This week's flash fiction piece is from Jen Knox, a local writer whose memoir, Musical Chairs, was published in 2009 (an autobiography well worth the read). This story is about emptiness, a yearning for the impossible and more. Vivid images and a clear voice, will make you want to read it twice (at least). Enjoy.
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“D20-Xc8” by Jen Knox
Sheila's thigh brushes against me as Antone rambles on about an ice bar he saw on The Food Channel. “We have to go. All the drinks are served in cups made of pure ice, and they make you wear a thermal suit while you're there. You're so numb, you just drink and drink. Then you go outside, thaw out, and realize you're, like, really fucked up.”
At one time, I'd think such a place ridiculous, but since they've stationed me here in Florida, in the middle of summer and since I'm now confined to a room with no ventilation and an overpopulation of over-sized insects, the ice bar doesn't sound so bad. Come to think of it, I long just to watch The Food Channel. When I used to work in Housewares at Wal-Mart, I found myself rather addicted to the channel, which was always on in the store. Purees and foams were popular when I last watched—a trend that disturbed me to no end.
Sheila's really leaning into me now. If only Antone knew. Last week, she visited me in a short summer dress, and without a word lifted it, rode me into the early hours—long before the cacophony of alarms began to sound through the thin apartment walls. She was inexhaustible that day, and eventually, reluctantly, I just stopped moving, unable to go even a second longer.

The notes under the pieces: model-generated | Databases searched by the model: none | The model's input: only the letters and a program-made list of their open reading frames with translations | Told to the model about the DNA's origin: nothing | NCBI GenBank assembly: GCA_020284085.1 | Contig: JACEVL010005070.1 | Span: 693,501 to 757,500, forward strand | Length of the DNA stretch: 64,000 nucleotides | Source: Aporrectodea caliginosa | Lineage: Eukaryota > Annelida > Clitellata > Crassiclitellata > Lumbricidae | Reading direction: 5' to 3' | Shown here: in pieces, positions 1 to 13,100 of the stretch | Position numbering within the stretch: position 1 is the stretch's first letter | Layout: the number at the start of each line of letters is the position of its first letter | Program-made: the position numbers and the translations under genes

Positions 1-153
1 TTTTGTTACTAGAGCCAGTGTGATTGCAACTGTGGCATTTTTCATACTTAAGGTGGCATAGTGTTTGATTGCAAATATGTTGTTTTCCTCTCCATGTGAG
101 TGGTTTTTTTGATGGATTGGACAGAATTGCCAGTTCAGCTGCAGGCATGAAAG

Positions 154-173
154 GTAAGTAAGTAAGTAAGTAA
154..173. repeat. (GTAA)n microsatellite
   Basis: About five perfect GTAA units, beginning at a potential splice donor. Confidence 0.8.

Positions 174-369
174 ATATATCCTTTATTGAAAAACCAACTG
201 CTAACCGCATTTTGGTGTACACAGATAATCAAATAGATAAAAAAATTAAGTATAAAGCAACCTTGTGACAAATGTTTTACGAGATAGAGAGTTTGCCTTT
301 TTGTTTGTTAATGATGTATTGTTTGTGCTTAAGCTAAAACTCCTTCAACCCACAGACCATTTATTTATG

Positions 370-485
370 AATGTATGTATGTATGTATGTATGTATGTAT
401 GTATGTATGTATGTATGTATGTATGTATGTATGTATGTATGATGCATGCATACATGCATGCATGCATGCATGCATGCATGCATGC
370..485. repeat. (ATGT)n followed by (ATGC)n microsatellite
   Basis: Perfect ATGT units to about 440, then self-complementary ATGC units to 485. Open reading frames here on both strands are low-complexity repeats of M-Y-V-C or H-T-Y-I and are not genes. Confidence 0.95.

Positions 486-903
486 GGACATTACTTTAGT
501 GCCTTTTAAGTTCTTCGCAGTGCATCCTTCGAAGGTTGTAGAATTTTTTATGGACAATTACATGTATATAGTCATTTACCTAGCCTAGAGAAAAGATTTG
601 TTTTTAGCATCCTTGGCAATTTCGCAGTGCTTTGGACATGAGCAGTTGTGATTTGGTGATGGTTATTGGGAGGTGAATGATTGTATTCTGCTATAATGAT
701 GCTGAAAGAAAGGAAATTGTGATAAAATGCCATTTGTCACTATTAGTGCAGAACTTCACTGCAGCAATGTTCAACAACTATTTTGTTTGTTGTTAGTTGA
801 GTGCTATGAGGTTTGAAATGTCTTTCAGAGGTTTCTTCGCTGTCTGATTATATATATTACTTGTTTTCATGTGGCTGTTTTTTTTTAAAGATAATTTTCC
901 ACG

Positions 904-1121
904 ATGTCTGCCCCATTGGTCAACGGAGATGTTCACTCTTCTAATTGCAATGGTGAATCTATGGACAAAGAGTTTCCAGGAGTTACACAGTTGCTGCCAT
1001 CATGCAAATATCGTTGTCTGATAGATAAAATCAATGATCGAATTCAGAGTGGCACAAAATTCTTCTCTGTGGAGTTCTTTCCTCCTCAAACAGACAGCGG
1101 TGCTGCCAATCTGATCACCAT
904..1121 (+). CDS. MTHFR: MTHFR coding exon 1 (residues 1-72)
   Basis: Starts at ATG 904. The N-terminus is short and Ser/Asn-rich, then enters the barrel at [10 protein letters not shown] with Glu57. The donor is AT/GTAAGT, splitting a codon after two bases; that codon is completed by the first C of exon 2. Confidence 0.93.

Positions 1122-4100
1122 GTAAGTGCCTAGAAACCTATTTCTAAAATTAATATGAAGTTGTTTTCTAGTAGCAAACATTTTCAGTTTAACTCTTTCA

I still shudder when I think about it. And now, when Sheila gives me money to go, I can't. Her mood shifts and Antone begins to yell (like I care) and then pound on me with his bony fists. I feel dents forming, and just when I feel I might come to life, I shut down completely; the electricity drains from my body. I hear him cursing our apartment complex, calling me dirty, a piece of shit, trying to pry his money from my insides. He'll never get it back.
As they walk out, with soggy clothes, I feel a jolt and begin to shake, slowly so they won't hear. Just when they're out of sight, the heat comes and I begin to really go, tumbling, nothing but air.